The Philadelphia Inquirer
October 10, 2001
Afghan girls, a place to learn
the reach of Taliban, U.N.-assisted schools are seeing increasing female
War With Terrorr
Afghanistan - The teenage students giggled and blushed at the presence of
visitors, trying out a few words of English. "Come in. Please. Thank
you. How are you?"
their faces uncloaked, the students at the Lycee Mkahfi, a girls' school
in this northern Afghanistan city, were totally different creatures from
the veiled phantoms who walk silently through the streets in their
full-length burqas, the tentlike garments that women must wear in public
in conservative Islamic culture.
the classroom setting they seemed like any other girls, awkward and shy.
Mkahfi, founded in 1953, is the oldest of five girls' schools in Feyzabad.
Such schools, once common across Afghanistan, became rare after the
hard-line Taliban Islamic movement took control of 90 percent of the
country, banning such activities as movies, kite-flying and virtually all
education for girls.
Taliban doesn't want girls to go to school and receive knowledge,"
said Shabnam Bahar, 15, who is studying chemistry and hopes to become a
doctor at the small medical university in Feyzabad, one of the last cities
still controlled by the Afghan opposition.
a rare glimpse behind the school's chipped, whitewashed walls, the
students and teachers spoke of their hopes for peace and their fear of the
Taliban, targeted by U.S. forces for shielding Osama bin Laden, the
suspected mastermind of the Sept. 11 attacks on the United States.
school - 18 tiny classrooms around a dusty concrete courtyard - serves
1,148 students in three shifts. Most classes have neither desks nor
chairs; students sit on plastic tarpaulins on the floor. The curriculum
includes math, geography, sciences and Afghan history. Students learn
Arabic, Persian, Pashtun and English (which the English teacher does not
speak). Religious education is confined to Koranic studies.
also may attend the classes, but they must enroll in a separate school for
boys when they reach fourth grade.
of the teachers and students at the Lycee Mkahfi are from Kabul, having
fled to Feyzabad after the Taliban entered the capital in 1996.
Mursal, 15, said her family left two years ago partly because they were
concerned that she was not getting an education. "We had hoped things
would get better."
the Taliban announced it would shut down schools for girls in Kabul,
Mursal was taught by her mother at home. She also took private lessons
from a tutor, though she was careful to tell the Taliban minders who
questioned her on the street that she was going to visit a relative.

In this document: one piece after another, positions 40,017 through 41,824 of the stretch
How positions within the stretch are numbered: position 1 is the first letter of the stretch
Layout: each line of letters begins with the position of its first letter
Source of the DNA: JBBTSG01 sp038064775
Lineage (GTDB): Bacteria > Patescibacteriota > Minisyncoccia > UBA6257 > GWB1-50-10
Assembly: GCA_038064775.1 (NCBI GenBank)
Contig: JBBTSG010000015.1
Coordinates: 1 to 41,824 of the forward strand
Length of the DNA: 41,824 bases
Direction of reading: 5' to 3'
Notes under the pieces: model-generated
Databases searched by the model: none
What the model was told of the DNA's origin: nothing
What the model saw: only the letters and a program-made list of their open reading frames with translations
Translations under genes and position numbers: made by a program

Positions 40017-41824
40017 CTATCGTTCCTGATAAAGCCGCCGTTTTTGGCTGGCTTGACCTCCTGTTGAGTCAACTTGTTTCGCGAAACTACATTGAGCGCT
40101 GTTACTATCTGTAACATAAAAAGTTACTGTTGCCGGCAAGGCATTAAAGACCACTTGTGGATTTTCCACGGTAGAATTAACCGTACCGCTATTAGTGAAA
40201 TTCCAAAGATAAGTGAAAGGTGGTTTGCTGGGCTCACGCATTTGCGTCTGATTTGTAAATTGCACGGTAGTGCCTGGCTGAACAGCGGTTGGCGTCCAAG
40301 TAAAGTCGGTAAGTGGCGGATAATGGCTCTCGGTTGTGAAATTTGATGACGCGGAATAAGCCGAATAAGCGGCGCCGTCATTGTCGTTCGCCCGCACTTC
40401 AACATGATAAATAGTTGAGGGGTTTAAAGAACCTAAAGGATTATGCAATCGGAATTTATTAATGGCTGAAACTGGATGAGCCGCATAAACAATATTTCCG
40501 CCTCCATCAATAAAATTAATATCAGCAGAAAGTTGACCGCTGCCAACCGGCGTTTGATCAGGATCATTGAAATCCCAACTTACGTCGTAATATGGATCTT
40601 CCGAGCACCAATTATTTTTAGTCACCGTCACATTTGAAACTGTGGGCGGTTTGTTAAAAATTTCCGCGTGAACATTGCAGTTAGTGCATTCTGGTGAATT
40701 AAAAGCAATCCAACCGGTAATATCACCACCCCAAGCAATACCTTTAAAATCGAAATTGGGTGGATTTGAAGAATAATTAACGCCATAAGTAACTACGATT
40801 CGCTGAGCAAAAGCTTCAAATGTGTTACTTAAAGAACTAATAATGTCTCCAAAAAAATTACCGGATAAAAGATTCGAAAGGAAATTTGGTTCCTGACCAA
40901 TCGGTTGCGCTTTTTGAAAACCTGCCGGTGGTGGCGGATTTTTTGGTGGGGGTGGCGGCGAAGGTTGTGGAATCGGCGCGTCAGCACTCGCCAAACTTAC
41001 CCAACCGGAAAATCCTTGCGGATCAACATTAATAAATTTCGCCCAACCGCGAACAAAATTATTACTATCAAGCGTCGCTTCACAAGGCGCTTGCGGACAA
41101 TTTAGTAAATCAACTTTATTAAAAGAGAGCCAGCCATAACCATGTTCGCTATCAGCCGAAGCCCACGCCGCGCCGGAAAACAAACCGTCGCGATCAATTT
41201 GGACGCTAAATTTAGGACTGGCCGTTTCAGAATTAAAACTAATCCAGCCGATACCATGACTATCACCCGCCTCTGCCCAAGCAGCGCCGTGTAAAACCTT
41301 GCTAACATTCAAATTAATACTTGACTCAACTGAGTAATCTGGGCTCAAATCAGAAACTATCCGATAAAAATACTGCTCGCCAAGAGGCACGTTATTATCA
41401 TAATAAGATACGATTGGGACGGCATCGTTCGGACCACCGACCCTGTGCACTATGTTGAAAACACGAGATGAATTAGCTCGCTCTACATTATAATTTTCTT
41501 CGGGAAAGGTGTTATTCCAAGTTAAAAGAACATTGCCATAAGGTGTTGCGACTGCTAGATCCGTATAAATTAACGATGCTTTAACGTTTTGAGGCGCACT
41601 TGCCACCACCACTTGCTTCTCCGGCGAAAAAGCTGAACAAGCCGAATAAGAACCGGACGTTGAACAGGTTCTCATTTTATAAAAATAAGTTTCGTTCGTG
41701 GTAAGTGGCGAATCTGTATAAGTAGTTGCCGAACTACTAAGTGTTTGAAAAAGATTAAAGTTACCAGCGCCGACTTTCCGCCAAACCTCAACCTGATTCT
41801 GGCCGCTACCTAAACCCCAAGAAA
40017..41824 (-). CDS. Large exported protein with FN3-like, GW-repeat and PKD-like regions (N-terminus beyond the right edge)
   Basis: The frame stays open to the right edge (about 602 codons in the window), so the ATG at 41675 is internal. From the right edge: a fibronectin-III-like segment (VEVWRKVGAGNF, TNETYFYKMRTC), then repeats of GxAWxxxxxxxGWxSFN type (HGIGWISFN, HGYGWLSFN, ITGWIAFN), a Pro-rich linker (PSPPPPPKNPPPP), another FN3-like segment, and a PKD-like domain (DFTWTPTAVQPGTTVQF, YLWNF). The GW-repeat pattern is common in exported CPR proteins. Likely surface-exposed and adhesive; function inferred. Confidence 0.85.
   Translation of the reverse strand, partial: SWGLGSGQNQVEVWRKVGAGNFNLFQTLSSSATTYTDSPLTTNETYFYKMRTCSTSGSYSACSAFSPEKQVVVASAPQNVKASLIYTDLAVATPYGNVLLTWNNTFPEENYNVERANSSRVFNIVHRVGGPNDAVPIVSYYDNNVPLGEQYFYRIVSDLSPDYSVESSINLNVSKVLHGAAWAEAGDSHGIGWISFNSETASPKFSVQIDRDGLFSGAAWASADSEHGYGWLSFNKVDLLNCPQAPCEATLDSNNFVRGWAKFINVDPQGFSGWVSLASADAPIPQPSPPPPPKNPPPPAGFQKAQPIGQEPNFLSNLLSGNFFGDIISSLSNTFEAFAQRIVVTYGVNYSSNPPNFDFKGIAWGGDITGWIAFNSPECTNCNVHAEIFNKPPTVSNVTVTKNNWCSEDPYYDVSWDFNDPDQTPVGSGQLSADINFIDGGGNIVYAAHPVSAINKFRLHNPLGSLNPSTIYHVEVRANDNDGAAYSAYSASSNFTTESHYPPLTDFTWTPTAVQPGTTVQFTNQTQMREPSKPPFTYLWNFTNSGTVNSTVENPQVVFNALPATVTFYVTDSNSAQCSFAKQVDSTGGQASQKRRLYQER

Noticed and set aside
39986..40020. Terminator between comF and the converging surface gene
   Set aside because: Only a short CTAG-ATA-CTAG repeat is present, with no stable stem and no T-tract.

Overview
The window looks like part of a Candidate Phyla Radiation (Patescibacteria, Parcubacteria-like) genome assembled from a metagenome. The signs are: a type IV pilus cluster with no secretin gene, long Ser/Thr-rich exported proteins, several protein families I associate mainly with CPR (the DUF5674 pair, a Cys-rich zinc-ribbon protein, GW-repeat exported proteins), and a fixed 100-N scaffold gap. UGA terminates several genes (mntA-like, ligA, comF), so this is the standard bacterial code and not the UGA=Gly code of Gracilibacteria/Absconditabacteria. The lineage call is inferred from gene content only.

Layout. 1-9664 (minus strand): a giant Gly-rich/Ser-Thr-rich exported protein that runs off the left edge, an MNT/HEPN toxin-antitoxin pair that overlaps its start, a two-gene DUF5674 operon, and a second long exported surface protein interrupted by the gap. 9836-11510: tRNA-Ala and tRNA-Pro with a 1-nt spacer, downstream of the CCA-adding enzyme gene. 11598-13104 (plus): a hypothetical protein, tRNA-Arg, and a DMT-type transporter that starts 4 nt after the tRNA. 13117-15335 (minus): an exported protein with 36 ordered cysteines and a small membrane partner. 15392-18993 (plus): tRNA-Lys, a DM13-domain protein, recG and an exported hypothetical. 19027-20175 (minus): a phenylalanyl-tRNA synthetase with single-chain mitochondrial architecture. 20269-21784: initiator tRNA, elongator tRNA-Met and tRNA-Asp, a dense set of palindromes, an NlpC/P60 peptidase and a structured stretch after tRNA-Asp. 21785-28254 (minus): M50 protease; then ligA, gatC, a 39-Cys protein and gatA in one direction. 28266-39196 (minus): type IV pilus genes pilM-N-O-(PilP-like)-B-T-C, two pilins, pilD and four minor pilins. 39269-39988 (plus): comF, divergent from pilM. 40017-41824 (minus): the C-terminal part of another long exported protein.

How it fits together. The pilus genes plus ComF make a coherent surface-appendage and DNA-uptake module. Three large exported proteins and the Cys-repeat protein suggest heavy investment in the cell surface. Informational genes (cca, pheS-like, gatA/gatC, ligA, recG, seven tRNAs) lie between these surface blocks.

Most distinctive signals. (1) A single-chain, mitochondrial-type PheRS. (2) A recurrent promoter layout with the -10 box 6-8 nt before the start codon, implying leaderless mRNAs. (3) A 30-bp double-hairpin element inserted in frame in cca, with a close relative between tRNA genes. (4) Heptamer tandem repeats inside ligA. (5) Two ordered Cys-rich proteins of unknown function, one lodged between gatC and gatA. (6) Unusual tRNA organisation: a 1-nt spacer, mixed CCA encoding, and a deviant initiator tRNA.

is an obligation for men and women," she said.
students and teachers said they attended underground schools in Kabul
under the pretext of studying the Koran or learning a craft such as
the children don't get an education, the country won't develop," said
Shireen, 56, who lost her Kabul teaching job after the Taliban takeover
and declined to give her last name because she still fears the leadership.
"Now we are already one century behind the rest of the world."
says it is not un-Islamic for girls to receive an equal education:
"Half of society are women. We should also get an education and work
with men. Society needs us."
feelings they expressed may sound mild to Western ears, but in this part
of the world these women are practically radical feminists.
there is widespread revulsion here to the Taliban's rigid interpretation
of Islam, this impoverished and mountainous region is hardly a bastion of
liberalism. After Afghanistan's communist government collapsed in 1992 and
an Islamic state was established, social pressure forced women to return
to wearing burqas or chadors when out in public.
women do hold some jobs at hospitals, and one is even an anchor on the
local television news, there are no female shopkeepers, no female
restaurant workers, no women in any job in which they are likely to come
into contact with men. Most women even profess to enjoy wearing the burqas.
"It is our tradition," student Bahar said.
at the girls' schools in Feyzabad had declined considerably in recent
years, largely because of the miserable economic circumstances in
Afghanistan, impoverished after 23 years of civil war. Teachers were
unpaid and few students bothered to enroll in the schools run by the
opposition government. UNICEF officials, concerned about falling
enrollment, devised a program using precious wheat from the World Food
Program as an incentive to students, teachers and staff to improve their
students receive 27.5 pounds of wheat for each month in which they attend
classes at least 22 days; teachers get 110 pounds. Female students receive
the added incentive of 26 gallons of cooking oil.
years into the incentive program at 50 schools in opposition territory,
29,600 students are receiving benefits. Whereas only 4 percent of girls
were enrolled in school before, now about 25 percent are.
only has attendance gone up, but it has completely reduced absenteeism of
teachers, and the student dropout rate has fallen," said Abdul Latif,
a spokesman for the food program.
the program is creating a generation of educated girls who may demand more
opportunities to use their education, local mullahs did not oppose the
effort. "Even the clergy expressed their willingness to endorse the
program," Latif said.
the school is encountering a different problem: Too many students want to